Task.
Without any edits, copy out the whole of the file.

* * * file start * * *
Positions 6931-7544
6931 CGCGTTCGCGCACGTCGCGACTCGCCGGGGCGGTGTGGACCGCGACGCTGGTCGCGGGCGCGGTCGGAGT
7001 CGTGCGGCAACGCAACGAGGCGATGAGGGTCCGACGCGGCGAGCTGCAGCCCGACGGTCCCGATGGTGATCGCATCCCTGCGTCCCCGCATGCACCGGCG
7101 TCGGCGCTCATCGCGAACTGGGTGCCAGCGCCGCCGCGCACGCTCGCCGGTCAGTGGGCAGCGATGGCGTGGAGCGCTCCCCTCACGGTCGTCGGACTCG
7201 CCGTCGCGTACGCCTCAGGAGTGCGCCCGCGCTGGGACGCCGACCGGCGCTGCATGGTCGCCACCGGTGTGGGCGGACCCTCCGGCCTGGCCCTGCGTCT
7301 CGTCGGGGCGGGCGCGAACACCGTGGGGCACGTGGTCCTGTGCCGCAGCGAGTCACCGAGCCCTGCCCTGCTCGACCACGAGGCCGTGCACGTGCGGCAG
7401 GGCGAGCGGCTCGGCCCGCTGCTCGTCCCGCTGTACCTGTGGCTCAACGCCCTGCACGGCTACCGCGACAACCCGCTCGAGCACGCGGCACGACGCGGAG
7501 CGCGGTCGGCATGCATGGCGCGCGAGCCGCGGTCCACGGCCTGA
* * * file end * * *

Positions 6931-7544
6931 CGCGTTCGCGCACGTCGCGACTCGCCGGGGCGGTGTGGACCGCGACGCTGGTCGCGGGCGCGGTCGGAGT
7001 CGTGCGGCAACGCAACGAGGCGATGAGGGTCCGACGCGGCGAGCTGCAGCCCGACGGTCCCGATGGTGATCGCATCCCTGCGTCCCCGCATGCACCGGCG
7101 TCGGCGCTCATCGCGAACTGGGTGCCAGCGCCGCCGCGCACGCTCGCCGGTCAGTGGGCAGCGATGGCGTGGAGCGCTCCCCTCACGGTCGTCGGACTCG
7201 CCGTCGCGTACGCCTCAGGAGTGCGCCCGCGCTGGGACGCCGACCGGCGCTGCATGGTCGCCACCGGTGTGGGCGGACCCTCCGGCCTGGCCCTGCGTCT
7301 CGTCGGGGCGGGCGCGAACACCGTGGGGCACGTGGTCCTGTGCCGCAGCGAGTCACCGAGCCCTGCCCTGCTCGACCACGAGGCCGTGCACGTGCGGCAG
7401 GGCGAGCGGCTCGGCCCGCTGCTCGTCCCGCTGTACCTGTGGCTCAACGCCCTGCACGGCTACCGCGACAACCCGCTCGAGCACGCGGCACGACGCGGAG
7501 CGCGGTCGGCATGCATGGCGCGCGAGCCGCGGTCCACGGCCTGA